Stansbie, Lisa (2014) Exploring Bodies in Time and Space: The Performance of the Channel Swimmer: Time-Based Rituals and Technology. In: Exploring Bodies in Time and Space. Interdisciplinary Press, Oxford, UK, pp. 263-272. ISBN 978-1-84888-246-1

There is a philosophy attached to the sporting body that ascertains that the sporting act results in a positive balance within the participants mind. With the process and act of channel swimming, the body moves from this initially ethical position to an aesthetic position that culminates in the spectacle of the enduring act, the swim. While the swim lacks an obvious audience, the performance is documented through time-based means sharing similar processes to the time-based documentation of Performance Art (specifically involving enduring acts). The reception of the channel swimming video is celebrated and disseminated via the global audience of the web as a staged event. During a channel swim the body is in a natural state, free from the technology of enhancing equipment, evidencing the physical capabilities of the swimmer. The repeated and learned practice and behaviours of training techniques such as acclimatisation (habituation) subject the body to extremes and demand that it adapts and becomes a fluid natural body. Magdalinki’s discussion around the physiological body and how processes of bodily changes and adaption have to be earned within sport will be discussed in relation to swimwear rules and how the use of technology (such as wetsuits) is viewed as challenging.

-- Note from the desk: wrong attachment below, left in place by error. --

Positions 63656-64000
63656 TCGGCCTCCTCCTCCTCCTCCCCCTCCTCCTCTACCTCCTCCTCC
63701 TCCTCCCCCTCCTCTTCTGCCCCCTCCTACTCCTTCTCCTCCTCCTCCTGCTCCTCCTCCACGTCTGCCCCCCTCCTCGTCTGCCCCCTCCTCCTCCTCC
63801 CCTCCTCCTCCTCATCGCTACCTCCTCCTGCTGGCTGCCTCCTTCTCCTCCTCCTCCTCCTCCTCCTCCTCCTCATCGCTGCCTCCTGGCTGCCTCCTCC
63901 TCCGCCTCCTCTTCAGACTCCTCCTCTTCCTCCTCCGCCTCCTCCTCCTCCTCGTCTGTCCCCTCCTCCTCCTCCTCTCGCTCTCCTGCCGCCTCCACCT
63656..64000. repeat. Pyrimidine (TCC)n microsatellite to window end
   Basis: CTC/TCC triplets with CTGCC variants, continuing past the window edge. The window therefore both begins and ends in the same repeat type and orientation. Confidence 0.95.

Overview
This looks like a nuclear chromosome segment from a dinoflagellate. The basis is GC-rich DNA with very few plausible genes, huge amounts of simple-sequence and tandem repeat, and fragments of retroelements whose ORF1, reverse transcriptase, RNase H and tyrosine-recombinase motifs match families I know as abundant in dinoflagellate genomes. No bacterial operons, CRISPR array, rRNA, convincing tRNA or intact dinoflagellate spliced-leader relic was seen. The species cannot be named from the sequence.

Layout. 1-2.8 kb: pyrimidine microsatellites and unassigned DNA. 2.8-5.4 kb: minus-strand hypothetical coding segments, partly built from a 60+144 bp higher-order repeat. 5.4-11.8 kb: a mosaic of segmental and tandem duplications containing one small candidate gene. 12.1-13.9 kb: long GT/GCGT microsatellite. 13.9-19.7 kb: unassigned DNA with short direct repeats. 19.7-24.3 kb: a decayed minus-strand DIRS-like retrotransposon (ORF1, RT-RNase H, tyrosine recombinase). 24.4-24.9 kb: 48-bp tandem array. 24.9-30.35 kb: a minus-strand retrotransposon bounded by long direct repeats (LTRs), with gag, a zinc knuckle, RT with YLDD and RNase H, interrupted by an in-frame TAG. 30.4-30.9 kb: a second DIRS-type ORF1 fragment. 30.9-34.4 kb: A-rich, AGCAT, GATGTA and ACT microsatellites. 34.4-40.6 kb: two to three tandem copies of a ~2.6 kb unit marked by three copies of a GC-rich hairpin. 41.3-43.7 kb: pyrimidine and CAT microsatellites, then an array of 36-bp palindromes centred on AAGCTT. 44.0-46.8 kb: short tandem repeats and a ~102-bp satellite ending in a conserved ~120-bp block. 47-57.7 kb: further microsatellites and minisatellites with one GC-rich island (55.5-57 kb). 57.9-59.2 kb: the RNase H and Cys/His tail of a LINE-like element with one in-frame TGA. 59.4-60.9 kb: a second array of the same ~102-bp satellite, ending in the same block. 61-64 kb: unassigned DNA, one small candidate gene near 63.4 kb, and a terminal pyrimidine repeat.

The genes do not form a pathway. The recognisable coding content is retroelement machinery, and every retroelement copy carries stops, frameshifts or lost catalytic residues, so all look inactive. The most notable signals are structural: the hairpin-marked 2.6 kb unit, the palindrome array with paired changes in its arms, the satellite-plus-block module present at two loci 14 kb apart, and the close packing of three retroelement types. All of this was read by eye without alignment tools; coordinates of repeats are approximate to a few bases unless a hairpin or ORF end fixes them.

The discussion draws on my 2012 film work Acclimatisation, a short art film documenting the body’s reactions to (cold water) habituation.

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